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Video Tutorial: How to Properly Analyze a Company

What’s the best way to analyze a company?

If you answered with numbers, then you are right. Numbers don’t lie. Numbers allow you to compare one company to another. Numbers are measurable, and definitive.

This kind of analysis doesn’t depend on how I’m feeling today. It’s not subjunctive, and for the most part isn’t influenced by our own biases.

Don’t get me wrong you can talk to people as part of your analysis. But it should never make up a majority of your decision. Not only do biases heavily affect this, but also the vast differences in world view.

Analyze a Company w/ Interviews?

Let’s say you interview an employee of a company you want to invest in. His worldview is going to be different than most everybody else at the same company. Maybe his boss is a jerk, but the company is very well run. Maybe he just got a raise or promotion and thinks highly of the company right now, more than normal.

Maybe a company appears to have everything together, yet behind the scenes they are over-leveraging themselves. Maybe a company is super profitable, but too overvalued on Wall Street. These 2 conditions happen all too often.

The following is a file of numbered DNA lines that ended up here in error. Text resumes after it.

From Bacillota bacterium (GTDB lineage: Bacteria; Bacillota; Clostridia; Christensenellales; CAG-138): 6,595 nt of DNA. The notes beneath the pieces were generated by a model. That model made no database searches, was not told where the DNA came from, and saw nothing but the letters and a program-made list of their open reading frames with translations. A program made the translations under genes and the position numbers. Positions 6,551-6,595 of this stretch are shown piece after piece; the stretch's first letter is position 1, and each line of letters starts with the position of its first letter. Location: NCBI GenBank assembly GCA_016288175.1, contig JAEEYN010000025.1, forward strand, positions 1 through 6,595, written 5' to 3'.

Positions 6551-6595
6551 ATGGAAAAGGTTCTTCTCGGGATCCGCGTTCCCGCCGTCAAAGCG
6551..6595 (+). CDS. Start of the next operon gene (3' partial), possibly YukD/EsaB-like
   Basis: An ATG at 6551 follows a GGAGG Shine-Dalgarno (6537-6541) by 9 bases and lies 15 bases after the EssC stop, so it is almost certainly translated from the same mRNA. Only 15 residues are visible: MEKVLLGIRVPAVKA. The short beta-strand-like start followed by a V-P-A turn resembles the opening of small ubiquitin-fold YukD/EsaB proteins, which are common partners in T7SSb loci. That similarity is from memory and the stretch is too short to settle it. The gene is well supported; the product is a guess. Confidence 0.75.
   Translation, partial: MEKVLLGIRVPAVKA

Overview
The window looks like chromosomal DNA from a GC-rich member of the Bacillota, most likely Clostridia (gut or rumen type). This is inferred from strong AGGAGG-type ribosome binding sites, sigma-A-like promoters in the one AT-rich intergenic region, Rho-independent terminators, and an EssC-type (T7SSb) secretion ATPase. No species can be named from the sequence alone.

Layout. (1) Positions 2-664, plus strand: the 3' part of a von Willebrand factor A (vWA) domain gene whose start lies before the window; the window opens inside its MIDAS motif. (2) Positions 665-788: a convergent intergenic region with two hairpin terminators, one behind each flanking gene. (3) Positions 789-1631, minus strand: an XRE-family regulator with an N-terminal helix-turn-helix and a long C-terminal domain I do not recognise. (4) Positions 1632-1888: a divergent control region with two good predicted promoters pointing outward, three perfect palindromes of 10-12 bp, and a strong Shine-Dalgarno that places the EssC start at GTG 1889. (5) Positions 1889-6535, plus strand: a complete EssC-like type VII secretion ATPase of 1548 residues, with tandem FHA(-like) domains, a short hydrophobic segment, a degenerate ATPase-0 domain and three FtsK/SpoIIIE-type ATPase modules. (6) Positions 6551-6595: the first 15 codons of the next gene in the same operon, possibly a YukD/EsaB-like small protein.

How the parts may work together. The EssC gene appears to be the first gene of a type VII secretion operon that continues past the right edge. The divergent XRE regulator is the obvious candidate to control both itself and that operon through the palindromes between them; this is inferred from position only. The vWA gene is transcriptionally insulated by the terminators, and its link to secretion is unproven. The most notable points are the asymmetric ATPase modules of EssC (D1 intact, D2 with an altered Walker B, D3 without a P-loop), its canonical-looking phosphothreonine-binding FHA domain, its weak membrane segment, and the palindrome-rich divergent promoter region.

It’s for all these reasons and more that you want to use numbers to analyze a company. To do this you have to examine the financials.

analyze a company

Every year every company is required to file an annual report with the SEC. Also called the 10-k, this document is often 100 pages or more. In the document are important numbers that every company is required to file.

Forget all the other numbers. Focus on the required numbers. Consolidated statements of income, consolidated balance sheet, and consolidated statements of cash flows. All companies must audit and submit these numbers. Use them to compare companies and determine which are the best investments.

In this video I walk through how I use these numbers. In the spreadsheet you’ll see the important ratios to consider, and they are automatically calculated as I enter in the financial values.

The values I pull are the following:
Net Revenue
Net Earnings
Earnings per Share (EPS)
Shares Outstanding
Total Assets
Total Liabilities
Shareholder’s Equity
Net Cash
Share Price

Those values are used to calculate these ratios:
Price to Sales (P/S)
Price to Earnings (P/E)
Price to Book (P/B)
Price to Cash (P/C)
Debt to Equity
Earnings Growth
Dividend Yield
Payout Ratio

Which are then used to compare and analyze companies. 

Please note: The spreadsheet is no longer available for a free subscription. Interested viewers can visit http://valuetrapindicator.com and purchase the spreadsheet package there.

If any of these terms are foreign to you, I’ve made an Investing Glossary just for you.

**All Rights Reserved. Investing for Beginners 2013**
**Video Tutorial: How to Properly Analyze a Company**
**Youtube Video taken from the eInvesting4Beginners channel**